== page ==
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I'm using Django to write a social networking application, and need to implement a feature similar to the Facebook "Mutual Friends" concept. I have a simple model like this:

class Friend(models.Model):
    user = models.ForeignKey(User)
    guid = models.BigIntegerField()
    name = models.TextField()

    class Meta:
        unique_together = ['user', 'facebook_id']

It represents a relationship between a user of my site, and one of his friends. (The friends are not necessarily also users) The number of mutual friends between two users can be calculated as the intersection of their friend lists, in other words,

users = User.objects.all()
friends = Friend.objects.filter(user=request.user)
friend_ids = [f.guid for f in friends]
for user in users:
    user.mutual = Friend.objects.filter(user=user, guid__in=friend_ids).count()

(A more efficient way of doing the above will score bonus points).

My main question is, having calculated the number of mutual friends between the users, how can I now order the users queryset according to number of mutual friends of the current user? I cannot, in this case, save the count as a annotation or extra field, since it relies on the specific user being examined and only a certain subset of his total friends. Can I use the annotate or extra methods in some ingenious way? Or is a raw sql query the only way to go? If so, how?

To summarize:

Calculating the number of mutual friends for each user is not the problem. Given that information for each user, how do you then proceed to order the QuerySet according to that number?

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1 Answer 1

up vote 2 down vote accepted

Not sure if this is exactly what you are looking for but...

# get current users friends (assuming guid is unique for a friend?)
user_friend_guids = Friend.objects.values_list('guid', flat=True).filter(user=user)

# get Friend objects where user not current user, is in user_friend_list, group and count by user
mutual_friends = Friend.objects.values('user__username') \
                               .filter(guid__in=user_friend_guids).exclude(user=user) \
                               .annotate(number_mutual_friends=Count('user')) \

this would return a list of usernames with the amount of friends they share with user, ordered by the number they share.

then in the template:

{% for mutual_friend in mutual_friends %}
    {{mutual_friend.user__username}} - {{mutual_friends.number_mutual_friends}}
{% endfor %}
share|improve this answer
I'm afraid not quite what I'm looking for: I'm looking to order the list of Users objects according to their number of mutual friends, not the Friends objects. A small distinction, I know, but it's the ordering of the users that is giving me trouble. To clarify, User objects are the normal Django backend User objects, while Friend is defined as above, and do not represent actual users, only people in the contact list of my users. –  Herman Schaaf Jul 20 '11 at 9:53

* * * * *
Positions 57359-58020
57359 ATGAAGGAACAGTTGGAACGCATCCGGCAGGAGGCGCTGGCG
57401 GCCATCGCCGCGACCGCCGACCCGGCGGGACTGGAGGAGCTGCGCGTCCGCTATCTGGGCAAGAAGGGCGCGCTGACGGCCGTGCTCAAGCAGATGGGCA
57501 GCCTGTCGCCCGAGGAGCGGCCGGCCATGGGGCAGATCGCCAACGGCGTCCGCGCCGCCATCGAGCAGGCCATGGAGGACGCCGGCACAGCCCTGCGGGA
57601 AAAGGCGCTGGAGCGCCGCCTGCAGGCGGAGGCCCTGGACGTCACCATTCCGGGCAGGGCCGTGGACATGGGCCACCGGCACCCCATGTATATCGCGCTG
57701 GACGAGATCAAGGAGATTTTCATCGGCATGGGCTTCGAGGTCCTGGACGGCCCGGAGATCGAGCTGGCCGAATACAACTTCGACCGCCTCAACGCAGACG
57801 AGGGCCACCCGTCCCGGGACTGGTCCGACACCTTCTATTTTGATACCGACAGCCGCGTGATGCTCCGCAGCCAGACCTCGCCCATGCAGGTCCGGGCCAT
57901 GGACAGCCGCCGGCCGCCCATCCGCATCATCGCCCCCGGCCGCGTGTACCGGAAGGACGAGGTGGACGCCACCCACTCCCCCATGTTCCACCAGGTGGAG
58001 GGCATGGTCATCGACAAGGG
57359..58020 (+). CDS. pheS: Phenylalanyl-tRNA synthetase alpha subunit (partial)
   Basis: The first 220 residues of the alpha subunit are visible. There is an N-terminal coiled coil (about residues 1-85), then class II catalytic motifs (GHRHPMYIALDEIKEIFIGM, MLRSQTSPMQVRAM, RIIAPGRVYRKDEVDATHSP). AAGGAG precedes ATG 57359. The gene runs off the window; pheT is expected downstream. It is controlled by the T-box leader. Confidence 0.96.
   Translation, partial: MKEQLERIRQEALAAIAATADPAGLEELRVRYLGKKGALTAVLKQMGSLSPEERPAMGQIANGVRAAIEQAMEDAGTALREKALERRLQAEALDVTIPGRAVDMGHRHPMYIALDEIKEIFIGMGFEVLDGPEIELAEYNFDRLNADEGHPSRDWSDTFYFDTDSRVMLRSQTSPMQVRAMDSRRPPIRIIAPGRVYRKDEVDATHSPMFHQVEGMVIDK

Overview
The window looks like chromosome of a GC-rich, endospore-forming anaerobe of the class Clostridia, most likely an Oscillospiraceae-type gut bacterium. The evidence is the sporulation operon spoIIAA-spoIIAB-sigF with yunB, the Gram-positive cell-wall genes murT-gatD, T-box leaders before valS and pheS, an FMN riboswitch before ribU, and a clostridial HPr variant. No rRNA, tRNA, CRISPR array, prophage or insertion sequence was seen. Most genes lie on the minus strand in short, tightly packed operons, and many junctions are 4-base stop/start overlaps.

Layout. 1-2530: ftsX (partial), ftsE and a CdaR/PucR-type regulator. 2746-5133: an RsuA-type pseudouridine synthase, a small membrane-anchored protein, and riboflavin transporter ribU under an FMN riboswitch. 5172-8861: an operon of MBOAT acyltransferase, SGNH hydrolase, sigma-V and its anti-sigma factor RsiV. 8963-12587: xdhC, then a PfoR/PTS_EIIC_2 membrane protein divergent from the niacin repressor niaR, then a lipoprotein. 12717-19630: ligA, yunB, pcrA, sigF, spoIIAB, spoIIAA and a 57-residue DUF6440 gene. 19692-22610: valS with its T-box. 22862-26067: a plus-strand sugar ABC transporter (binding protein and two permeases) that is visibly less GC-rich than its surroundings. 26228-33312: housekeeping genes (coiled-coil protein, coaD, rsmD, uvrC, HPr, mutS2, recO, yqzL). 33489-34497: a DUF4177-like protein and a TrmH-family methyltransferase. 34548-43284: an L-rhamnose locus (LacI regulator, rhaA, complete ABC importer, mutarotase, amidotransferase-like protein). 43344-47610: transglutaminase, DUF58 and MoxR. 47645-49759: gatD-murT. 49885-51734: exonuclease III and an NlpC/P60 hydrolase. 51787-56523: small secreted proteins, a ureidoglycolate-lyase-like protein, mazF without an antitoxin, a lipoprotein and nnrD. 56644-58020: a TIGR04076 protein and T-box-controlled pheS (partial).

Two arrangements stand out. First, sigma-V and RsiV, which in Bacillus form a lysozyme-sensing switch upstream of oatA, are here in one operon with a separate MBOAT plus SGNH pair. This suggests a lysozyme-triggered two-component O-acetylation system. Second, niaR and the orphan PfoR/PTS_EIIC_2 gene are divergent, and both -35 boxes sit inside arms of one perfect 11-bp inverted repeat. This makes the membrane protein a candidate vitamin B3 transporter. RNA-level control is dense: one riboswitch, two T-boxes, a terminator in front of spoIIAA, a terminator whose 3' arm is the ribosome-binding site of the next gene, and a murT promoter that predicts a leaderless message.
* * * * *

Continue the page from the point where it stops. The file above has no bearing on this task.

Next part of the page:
ok, for clarification the above would not return Friend objects. It would return a list in the format of [{"user__username":james,"number_mutual_friends":10},{"user__username":herman,"num‌​ber_mutual_friends":6}], so you would get list of usernames (or the field you choose) but yes as you mentioned not user objects. If it has to be user objects, i think (someone else may answer) it would need to be done with raw SQL or defining mutual friends as a method and order via python e.g.stackoverflow.com/questions/981375/… –  JamesO Jul 20 '11 at 10:16
Ok, thanks. Ordering with python will unfortunately not be an option, as there may be 10000+ users. But yes, come to think of it now, your method looks like it might be all that's necessary. I'll play around a bit more, and get back (hopefully with a solution). Thanks! –  Herman Schaaf Jul 20 '11 at 10:40
Yep, I achieved my goal by using something very similar to your suggestion, by first selecting all users who have mutual friends (and counting the friends) and then appending the queryset to a list of all other users (excluding the ones already selected). This gives a list sorted first by mutual friends, then other parameters. This is all I wanted, so... success :) –  Herman Schaaf Jul 20 '11 at 12:34

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